Daniel L. Schacter is William R. Kenan, Jr. Professor of Psychology at Harvard University. Schacter received his BA degree from the University of North Carolina at Chapel Hill in 1974 and his PhD from the University of Toronto in 1981, where he studied with Endel Tulving. Schacter then served as director of the Unit for Memory Disorders at the University of Toronto for the next six years. He joined the Psychology Department at the University of Arizona in 1987 as an Associate Professor, with promotion to Professor in 1989. In 1991, he was appointed Professor at Harvard University, and served as Chair of the department from 1995-2005.
Schacter’s research has explored the relation between conscious and unconscious forms of memory, the nature of memory distortions, how individuals use memory to imagine possible future events, the relation between memory and creativity, enhancement of online learning, as well as the effects of aging on memory. Schacter and his many collaborators have published over 450 articles and chapters on these and related topics. He has received a number of awards for his research, including the Distinguished Scientific Award for Early Career Contribution to Psychology in Human Learning and Cognition from the American Psychological Association (1990), the Troland Award (1991) and Award for Scientific Reviewing (2005) from National Academy of Sciences, the Howard Crosby Warren Medal (2009) from the Society of Experimental Psychologists, the Award for Distinguished Scientific Contributions from the American Psychological Association (2012), the William James Fellow Award from the Association for Psychological Science (2017), and the Fred Kavli Distinguished Career Contributions Award from the National Academy of Sciences. Schacter also received Harvard’s Phi Beta Kappa Teaching Prize (1997). He has been elected to the Society of Experimental Psychologists (1994), the American Academy of Arts and Sciences (1996), and National Academy of Sciences (2013).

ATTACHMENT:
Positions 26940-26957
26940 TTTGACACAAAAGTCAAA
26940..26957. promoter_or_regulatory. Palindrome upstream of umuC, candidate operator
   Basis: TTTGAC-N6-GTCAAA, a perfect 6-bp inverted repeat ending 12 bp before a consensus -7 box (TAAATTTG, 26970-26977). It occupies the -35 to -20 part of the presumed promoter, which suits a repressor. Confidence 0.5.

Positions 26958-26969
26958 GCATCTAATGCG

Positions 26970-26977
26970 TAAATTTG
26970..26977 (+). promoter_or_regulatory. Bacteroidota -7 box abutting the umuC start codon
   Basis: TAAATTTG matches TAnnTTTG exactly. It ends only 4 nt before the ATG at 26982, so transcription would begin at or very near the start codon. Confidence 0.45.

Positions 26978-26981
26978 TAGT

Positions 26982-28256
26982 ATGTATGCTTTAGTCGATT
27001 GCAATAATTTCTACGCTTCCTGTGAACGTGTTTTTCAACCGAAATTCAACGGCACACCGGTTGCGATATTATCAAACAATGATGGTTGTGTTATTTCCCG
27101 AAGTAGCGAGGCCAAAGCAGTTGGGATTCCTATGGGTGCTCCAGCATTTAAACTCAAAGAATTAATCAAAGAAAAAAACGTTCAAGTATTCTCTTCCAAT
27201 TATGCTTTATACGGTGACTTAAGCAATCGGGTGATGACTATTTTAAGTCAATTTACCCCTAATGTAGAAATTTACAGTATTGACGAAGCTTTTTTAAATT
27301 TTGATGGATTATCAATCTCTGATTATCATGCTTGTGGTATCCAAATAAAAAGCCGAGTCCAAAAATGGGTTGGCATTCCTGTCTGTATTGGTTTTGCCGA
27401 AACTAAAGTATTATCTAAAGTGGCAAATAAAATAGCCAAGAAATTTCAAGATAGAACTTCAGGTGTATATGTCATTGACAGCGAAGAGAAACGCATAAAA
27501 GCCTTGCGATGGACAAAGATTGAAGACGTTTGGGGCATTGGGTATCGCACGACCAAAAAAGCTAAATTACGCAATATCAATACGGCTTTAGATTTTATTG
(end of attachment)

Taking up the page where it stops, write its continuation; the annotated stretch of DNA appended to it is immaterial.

Many of Schacter’s ideas and findings are summarized in his 1996 book, Searching for Memory, and his 2001 book, The Seven Sins of Memory, both named as New York Times Notable Books of the Year, and winners of the APA’s William James Book Award. More recently, he has co-authored an introductory text, Psychology (5th ed., 2019), with Daniel T. Gilbert, Matthew K. Nock, and Daniel M. Wegner, and written an updated edition of The Seven Sins of Memory (2021).